One thing I hear a lot of online is the refrain that today's audiences are more sophisticated (or, in deference to The Simpsons, "sophistimacated"); so that when we, sophistimacated as we are, read an old story with a simple twist, it's common to hear "oh, maybe that surprised them back then." (Other variations include "maybe that entertained them back then, before they had the internet.")
To some extent, that might be true; it's hard to imagine "and the villain was the evil split personality" being much of a twist anymore. Similarly, most readers today wouldn't be surprised when the end of this story reveals that there is no Charles in this kindergarten class and that all the mischief is probably traceable back to Laurie.
But although the parents in this story never guess that, there are so many clues throughout that it's hard to imagine that Jackson was going for a true "shock the audience" twist. The very first sentence of this story notes that Laurie is changing, "my sweet-voiced nursery-school tot replaced by a long trousered, swaggering character...". And when he comes home, he's fresh and naughty all over the place. So this story--another of Jackson's domestic slice-of-life tales--doesn't try to shock us with Laurie's naughtiness; what's more shocking is that the parents (including the narrator) don't get it.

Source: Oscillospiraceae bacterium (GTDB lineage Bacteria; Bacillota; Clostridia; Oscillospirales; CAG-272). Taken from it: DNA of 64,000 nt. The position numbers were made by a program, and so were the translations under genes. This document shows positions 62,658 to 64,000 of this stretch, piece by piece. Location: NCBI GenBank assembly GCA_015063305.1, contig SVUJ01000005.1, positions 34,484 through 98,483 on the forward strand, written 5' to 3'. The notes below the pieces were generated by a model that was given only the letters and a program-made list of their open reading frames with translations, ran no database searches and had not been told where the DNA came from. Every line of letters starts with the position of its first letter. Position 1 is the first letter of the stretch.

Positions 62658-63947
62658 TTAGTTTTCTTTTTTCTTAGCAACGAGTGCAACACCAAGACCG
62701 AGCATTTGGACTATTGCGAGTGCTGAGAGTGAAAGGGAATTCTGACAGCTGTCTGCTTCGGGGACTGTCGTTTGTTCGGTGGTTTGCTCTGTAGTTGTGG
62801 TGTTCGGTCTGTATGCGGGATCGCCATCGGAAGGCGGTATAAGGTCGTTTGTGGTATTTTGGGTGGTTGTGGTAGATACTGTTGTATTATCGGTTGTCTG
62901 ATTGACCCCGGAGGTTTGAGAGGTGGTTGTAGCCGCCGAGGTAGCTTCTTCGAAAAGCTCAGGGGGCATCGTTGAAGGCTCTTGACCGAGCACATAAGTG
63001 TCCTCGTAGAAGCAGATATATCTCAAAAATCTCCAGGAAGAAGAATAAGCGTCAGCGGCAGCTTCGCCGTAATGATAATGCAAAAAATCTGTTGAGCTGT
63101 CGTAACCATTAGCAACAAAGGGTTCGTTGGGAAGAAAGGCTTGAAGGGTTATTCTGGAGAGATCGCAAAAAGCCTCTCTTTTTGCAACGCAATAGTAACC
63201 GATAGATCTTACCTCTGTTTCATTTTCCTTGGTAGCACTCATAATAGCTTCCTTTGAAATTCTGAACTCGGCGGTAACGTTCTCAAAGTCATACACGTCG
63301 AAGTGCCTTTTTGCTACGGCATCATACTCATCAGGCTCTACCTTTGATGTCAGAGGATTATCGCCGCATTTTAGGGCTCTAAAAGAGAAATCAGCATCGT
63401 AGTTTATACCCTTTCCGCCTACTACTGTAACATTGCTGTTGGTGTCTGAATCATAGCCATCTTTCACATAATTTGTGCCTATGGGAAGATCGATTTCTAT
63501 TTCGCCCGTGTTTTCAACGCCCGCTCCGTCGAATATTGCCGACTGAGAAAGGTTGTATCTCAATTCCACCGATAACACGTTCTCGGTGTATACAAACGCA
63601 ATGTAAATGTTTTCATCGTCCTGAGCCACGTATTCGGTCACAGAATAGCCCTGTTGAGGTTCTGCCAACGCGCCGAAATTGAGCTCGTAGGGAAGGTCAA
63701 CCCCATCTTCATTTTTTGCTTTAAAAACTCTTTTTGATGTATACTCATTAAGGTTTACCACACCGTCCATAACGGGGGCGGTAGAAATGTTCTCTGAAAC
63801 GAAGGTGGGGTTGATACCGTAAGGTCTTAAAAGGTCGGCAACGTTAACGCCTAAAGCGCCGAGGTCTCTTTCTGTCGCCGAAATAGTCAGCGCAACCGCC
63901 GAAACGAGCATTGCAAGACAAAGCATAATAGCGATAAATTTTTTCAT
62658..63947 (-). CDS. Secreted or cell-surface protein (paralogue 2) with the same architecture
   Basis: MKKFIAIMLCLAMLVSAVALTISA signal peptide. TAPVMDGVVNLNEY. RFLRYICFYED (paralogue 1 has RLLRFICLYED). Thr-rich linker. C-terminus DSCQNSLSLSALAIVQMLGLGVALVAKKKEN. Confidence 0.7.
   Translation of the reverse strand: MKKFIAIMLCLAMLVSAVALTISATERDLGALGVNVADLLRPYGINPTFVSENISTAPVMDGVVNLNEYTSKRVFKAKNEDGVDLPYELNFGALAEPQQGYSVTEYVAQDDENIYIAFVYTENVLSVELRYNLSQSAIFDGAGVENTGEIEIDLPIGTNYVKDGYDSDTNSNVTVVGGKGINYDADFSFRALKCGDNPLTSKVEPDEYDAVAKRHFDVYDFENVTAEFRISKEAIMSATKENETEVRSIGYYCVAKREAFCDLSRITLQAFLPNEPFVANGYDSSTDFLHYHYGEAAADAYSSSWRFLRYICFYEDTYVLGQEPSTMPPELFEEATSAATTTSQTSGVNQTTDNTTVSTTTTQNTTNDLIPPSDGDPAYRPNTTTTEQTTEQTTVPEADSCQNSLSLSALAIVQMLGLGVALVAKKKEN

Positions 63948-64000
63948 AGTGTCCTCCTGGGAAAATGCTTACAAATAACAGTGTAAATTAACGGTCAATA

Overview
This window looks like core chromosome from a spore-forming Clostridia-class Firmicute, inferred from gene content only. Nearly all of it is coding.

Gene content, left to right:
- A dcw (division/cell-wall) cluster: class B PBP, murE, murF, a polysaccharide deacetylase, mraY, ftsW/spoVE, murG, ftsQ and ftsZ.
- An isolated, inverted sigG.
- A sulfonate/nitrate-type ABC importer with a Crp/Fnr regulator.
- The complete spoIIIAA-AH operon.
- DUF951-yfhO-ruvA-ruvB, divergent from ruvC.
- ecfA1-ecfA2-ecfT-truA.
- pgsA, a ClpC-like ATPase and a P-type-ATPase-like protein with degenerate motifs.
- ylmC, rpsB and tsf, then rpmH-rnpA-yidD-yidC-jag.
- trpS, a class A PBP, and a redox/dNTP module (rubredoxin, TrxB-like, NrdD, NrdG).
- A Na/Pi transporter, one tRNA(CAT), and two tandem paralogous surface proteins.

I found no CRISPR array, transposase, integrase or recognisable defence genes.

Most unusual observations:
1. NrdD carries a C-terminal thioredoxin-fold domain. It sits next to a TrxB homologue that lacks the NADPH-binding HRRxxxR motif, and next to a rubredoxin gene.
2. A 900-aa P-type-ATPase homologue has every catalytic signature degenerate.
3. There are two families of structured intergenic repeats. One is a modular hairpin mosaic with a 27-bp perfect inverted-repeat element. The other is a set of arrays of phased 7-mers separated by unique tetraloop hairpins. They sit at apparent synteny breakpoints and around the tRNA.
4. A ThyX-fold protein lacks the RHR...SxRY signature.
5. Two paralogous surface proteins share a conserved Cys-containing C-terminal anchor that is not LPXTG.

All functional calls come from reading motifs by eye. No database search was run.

What's especially shocking--if you don't have kids--is how ordinary this sort of terror can become:
Wednesday and Thursday were routine; Charles yelled during story hour and hit a boy in the stomach and made him cry.Sure, there's a Gothic touch here, with the phantom bad character and the adults drawn in to the mystery (what's Charles's mother like?). But it rubs up (again) with that sense of the ordinary and domestic. Jackson's other works may involve haunted houses; her autobiographical and domestic stories show us that all houses are haunted.
(Is that true? Or does it just sound good?)